Ciaron O’Reilly
    They’ve lifted their game a bit more recently, but you’ll have that division and the environmental movement now. You’ll have people whose careers are tied up as NGOs and well paid bureaucrats of different environmental conservation groups and they’ll be denouncing militant nonviolent action is counterproductive and alienating ordinary people, etc, etc. Instead of kind of mobilizing around, around those who’ve moved on from protests and resistance, and you know, it’s obviously the environmental situation is gonna get worse, and the war situation is gonna get worse. And, and the government’s and those in power and the churches, they’re just incapable of leading us out of it. Because they’re addicted to profit and power. They take us off a cliff, you know, and they’ve played to people who, who are putting their bodies on the line, and whether it’s blocking coal shipments, or resisting over the wara that abound.

    Andy
    So, I mean, you mentioned there, how important solidarity is from the people on the outside? What are the practical things that people can do to show solidarity with people inside that will make a difference?

    Ciaron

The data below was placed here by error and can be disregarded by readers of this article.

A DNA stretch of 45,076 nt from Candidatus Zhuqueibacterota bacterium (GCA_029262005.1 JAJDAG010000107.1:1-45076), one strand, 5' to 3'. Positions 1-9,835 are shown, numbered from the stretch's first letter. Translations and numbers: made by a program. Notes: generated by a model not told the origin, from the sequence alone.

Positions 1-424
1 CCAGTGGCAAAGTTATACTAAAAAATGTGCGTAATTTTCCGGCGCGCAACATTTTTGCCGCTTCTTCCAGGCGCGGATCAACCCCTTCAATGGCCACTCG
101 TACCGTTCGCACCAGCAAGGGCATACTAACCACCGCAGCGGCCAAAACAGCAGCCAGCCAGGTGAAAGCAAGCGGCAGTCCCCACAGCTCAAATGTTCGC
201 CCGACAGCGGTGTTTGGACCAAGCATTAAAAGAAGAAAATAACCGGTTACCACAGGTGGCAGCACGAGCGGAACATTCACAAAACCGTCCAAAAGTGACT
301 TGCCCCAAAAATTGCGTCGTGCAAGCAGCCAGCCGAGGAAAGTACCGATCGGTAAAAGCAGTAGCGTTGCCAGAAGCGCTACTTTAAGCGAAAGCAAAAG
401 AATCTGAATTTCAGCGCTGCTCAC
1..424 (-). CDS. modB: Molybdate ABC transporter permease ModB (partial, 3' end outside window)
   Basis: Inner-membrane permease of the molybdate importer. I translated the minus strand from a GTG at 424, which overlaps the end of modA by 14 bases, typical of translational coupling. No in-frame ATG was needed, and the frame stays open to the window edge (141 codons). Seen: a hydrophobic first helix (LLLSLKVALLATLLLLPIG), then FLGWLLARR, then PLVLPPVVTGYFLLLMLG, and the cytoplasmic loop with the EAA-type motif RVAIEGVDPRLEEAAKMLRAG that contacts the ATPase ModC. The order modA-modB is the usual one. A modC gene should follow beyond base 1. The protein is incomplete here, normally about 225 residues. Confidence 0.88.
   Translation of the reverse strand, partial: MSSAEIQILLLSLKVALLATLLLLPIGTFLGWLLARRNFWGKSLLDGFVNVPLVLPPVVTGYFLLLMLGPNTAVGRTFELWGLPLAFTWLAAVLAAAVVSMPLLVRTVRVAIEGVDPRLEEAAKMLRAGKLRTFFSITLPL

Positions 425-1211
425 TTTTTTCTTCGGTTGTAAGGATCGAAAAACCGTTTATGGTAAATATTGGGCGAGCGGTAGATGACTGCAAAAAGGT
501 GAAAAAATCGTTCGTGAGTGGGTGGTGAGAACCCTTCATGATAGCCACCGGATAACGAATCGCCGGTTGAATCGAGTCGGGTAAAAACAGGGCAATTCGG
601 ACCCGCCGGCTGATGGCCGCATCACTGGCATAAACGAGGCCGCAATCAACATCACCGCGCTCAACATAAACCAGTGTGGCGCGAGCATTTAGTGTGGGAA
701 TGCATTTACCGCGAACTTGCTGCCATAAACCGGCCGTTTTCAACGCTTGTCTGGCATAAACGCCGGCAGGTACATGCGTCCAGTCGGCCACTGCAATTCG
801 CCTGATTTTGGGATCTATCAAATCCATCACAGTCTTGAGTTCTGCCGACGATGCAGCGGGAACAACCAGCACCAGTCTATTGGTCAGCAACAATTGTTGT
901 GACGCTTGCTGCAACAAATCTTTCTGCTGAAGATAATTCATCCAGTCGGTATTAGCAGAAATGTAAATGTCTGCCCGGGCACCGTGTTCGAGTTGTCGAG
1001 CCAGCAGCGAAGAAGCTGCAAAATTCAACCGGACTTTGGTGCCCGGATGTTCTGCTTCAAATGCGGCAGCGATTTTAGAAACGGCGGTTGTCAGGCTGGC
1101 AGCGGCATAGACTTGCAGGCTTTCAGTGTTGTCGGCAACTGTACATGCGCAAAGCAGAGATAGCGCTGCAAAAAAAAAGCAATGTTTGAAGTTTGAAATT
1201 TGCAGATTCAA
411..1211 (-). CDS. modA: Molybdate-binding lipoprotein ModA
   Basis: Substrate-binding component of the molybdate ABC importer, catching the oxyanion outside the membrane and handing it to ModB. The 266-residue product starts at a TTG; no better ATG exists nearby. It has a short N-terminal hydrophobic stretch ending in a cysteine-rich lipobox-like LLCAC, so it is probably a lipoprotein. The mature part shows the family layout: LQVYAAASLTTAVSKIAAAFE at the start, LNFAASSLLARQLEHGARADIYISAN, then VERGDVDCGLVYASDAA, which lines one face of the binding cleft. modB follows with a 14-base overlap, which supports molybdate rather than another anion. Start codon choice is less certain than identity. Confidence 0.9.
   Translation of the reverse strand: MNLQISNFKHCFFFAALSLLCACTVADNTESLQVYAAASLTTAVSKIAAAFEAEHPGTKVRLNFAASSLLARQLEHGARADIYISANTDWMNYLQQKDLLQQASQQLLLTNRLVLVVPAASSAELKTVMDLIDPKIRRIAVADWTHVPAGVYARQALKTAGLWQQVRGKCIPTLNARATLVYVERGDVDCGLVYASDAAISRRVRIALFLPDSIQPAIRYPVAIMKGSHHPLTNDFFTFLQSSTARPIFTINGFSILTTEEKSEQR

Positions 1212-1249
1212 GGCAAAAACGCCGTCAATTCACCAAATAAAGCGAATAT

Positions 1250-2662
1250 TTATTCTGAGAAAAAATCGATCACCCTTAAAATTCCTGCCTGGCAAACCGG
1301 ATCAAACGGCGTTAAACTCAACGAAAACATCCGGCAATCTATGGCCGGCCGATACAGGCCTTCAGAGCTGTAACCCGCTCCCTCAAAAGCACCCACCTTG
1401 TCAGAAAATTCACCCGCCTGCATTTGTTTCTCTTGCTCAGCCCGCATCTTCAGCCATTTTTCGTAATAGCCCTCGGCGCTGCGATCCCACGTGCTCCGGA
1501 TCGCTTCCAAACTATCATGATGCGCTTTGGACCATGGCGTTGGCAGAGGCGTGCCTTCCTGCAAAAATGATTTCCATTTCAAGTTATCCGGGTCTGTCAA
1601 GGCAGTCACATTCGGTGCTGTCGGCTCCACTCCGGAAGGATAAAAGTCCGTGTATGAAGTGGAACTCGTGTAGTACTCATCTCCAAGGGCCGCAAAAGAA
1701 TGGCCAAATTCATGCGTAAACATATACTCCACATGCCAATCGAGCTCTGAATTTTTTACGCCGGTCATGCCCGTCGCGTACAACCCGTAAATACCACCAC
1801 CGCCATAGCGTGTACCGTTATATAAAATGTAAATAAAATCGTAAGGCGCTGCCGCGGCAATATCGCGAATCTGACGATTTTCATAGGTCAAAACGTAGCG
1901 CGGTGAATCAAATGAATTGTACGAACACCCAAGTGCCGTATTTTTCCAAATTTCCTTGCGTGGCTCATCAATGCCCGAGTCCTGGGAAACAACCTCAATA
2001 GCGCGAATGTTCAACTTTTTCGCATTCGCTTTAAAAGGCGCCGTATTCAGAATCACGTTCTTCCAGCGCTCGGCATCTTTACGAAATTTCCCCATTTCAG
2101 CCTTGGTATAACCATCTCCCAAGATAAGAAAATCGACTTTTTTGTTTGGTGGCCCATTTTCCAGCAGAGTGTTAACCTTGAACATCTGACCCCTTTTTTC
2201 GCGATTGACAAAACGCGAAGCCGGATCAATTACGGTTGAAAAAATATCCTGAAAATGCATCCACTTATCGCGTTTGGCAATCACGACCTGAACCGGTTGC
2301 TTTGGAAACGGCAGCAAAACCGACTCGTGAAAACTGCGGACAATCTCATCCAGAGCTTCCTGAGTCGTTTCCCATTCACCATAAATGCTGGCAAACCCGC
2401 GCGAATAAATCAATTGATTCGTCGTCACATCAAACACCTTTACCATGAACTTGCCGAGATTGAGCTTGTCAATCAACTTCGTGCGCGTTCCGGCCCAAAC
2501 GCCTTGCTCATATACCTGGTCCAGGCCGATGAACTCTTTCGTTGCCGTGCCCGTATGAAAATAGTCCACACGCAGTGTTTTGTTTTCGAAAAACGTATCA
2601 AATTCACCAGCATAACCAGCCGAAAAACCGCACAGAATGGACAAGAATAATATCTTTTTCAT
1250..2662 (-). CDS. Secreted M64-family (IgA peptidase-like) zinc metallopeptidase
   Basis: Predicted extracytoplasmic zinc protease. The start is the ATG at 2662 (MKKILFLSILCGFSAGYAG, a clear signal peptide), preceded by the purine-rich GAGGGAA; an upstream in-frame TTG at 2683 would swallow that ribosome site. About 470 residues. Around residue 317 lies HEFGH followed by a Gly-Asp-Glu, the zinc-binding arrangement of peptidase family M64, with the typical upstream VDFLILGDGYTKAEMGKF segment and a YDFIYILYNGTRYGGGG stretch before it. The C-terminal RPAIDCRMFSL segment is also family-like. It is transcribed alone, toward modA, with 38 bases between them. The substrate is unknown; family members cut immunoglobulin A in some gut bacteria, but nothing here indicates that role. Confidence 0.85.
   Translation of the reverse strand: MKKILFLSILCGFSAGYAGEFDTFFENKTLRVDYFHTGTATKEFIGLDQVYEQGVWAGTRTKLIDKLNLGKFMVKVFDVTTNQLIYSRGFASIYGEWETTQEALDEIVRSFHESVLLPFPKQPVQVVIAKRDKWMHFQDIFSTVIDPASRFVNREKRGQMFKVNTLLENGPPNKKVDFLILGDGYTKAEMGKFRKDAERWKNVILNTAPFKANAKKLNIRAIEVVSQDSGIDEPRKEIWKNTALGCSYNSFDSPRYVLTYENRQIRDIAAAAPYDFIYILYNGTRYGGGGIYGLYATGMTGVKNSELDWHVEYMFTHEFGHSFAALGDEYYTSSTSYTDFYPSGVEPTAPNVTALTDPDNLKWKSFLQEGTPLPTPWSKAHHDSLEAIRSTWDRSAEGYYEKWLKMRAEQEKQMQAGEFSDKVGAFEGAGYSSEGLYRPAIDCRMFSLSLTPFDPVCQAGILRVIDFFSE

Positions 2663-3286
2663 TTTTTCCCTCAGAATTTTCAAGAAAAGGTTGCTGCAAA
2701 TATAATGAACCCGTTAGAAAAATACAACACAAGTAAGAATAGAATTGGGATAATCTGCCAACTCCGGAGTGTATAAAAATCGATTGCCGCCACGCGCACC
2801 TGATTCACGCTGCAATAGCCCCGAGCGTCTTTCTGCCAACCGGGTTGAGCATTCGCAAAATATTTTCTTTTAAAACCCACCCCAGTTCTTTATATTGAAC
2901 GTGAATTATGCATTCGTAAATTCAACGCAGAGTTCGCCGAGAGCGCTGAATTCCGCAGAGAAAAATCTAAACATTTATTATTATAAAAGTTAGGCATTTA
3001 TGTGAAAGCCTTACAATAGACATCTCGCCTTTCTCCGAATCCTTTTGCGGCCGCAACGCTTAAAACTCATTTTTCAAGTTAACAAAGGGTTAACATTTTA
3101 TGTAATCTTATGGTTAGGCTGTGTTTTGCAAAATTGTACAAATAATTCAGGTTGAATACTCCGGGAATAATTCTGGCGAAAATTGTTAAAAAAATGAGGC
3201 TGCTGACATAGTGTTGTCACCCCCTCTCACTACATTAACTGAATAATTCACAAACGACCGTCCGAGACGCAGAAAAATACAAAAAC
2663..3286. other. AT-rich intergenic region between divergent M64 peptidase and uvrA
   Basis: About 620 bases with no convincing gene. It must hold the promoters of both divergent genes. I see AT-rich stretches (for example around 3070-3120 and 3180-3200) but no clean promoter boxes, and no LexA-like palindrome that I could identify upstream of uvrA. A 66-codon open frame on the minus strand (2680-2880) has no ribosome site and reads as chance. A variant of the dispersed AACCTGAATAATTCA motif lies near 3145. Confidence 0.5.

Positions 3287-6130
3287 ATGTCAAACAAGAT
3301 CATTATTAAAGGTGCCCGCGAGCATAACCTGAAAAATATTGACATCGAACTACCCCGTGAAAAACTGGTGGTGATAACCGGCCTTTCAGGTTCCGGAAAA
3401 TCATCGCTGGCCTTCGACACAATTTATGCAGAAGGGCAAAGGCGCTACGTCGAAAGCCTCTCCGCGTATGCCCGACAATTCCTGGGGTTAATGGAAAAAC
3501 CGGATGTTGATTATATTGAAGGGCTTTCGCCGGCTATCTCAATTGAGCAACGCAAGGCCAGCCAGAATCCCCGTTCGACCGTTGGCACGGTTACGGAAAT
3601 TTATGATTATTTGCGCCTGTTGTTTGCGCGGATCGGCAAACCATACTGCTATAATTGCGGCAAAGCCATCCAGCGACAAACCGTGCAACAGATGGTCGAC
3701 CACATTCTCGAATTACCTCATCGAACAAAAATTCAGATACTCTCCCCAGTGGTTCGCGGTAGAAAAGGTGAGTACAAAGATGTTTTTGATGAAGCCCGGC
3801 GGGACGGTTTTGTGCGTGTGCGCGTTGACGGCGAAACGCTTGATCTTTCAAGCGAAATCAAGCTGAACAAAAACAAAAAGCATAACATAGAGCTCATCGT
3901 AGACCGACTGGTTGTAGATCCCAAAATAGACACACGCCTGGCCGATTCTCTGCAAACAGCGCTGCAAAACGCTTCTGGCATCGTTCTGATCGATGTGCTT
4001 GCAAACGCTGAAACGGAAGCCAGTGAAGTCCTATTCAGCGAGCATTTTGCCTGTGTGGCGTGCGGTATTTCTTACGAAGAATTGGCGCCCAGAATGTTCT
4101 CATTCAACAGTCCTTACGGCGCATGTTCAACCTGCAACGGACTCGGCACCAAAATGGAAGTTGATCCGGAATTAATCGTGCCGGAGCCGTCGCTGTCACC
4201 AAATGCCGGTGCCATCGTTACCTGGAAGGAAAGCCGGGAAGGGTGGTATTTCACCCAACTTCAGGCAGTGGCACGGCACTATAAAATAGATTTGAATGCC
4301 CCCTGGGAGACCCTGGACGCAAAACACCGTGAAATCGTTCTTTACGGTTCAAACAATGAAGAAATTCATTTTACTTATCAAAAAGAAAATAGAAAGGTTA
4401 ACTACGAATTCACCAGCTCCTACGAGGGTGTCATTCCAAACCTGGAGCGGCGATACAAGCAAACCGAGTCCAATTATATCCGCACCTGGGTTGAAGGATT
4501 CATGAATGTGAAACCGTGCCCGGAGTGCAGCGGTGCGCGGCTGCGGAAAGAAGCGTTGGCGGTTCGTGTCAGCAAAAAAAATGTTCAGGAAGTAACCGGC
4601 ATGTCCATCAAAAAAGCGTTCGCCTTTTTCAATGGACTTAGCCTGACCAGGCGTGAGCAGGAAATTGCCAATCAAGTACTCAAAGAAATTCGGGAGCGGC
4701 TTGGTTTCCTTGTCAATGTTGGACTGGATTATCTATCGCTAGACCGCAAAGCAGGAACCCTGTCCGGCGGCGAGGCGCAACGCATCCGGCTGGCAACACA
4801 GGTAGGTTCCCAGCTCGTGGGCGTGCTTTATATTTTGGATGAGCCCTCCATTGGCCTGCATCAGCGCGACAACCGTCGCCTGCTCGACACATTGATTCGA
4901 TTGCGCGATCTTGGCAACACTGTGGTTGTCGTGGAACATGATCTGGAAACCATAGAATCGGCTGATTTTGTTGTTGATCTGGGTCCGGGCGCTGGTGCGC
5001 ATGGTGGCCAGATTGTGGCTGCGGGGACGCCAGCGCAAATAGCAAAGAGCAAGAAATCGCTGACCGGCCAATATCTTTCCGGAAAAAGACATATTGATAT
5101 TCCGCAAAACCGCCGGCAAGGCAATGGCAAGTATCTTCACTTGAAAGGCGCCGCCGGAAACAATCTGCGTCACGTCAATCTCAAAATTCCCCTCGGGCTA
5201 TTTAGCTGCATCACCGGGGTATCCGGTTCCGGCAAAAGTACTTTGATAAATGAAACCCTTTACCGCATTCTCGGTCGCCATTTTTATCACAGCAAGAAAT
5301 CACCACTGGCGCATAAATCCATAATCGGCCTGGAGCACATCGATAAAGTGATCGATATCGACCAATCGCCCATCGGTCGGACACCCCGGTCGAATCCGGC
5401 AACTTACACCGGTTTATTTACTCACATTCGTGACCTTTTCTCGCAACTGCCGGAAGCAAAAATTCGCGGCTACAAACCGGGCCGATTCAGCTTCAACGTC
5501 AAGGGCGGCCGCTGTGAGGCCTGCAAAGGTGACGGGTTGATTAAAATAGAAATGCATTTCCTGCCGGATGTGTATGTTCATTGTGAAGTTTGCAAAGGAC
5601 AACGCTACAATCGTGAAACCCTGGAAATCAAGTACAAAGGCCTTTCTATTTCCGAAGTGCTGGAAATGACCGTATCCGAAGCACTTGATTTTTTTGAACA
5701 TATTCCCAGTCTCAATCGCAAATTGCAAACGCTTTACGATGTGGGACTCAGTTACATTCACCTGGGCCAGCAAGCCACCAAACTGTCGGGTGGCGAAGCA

Well, I think just keeping people by say for Julian Assange, unless you’re very emotionally connected to it, which I’ve been for 10 or 12 years, he’s really disappeared from the radar. You know, I think a lot of people 25 And under don’t know who he is. So because the media is such a monopoly, they’ve just managed to, to kind of evaporate him really, so to keep, you know, whenever there’s an anti war, protest, his name should be raised. And the same with environmental people, and there’s an environmental protest, the prisoners of our movement should be should be mentioned and raised and celebrated. And also, you know, just simple things like writing a letter to those who are in jail, that doesn’t that shouldn’t be a hero worship thing. It should be a mutual solidarity thing of reassuring them that the struggle continues outside and we appreciate their presence inside, you know, and there’s a lot of good work you can do in jail as well. You know, I think a lot of us who refuse to pay fines and went to Boggo Road, in the 80s played our part in bringing that bringing down that jail, you know, by having the prisoners program on 4ZZZ, organizing demonstrations outside the wall, and the prisoners went on the roof and Ada, etc, that led to the Kennedy Inquiry in closure of the jail.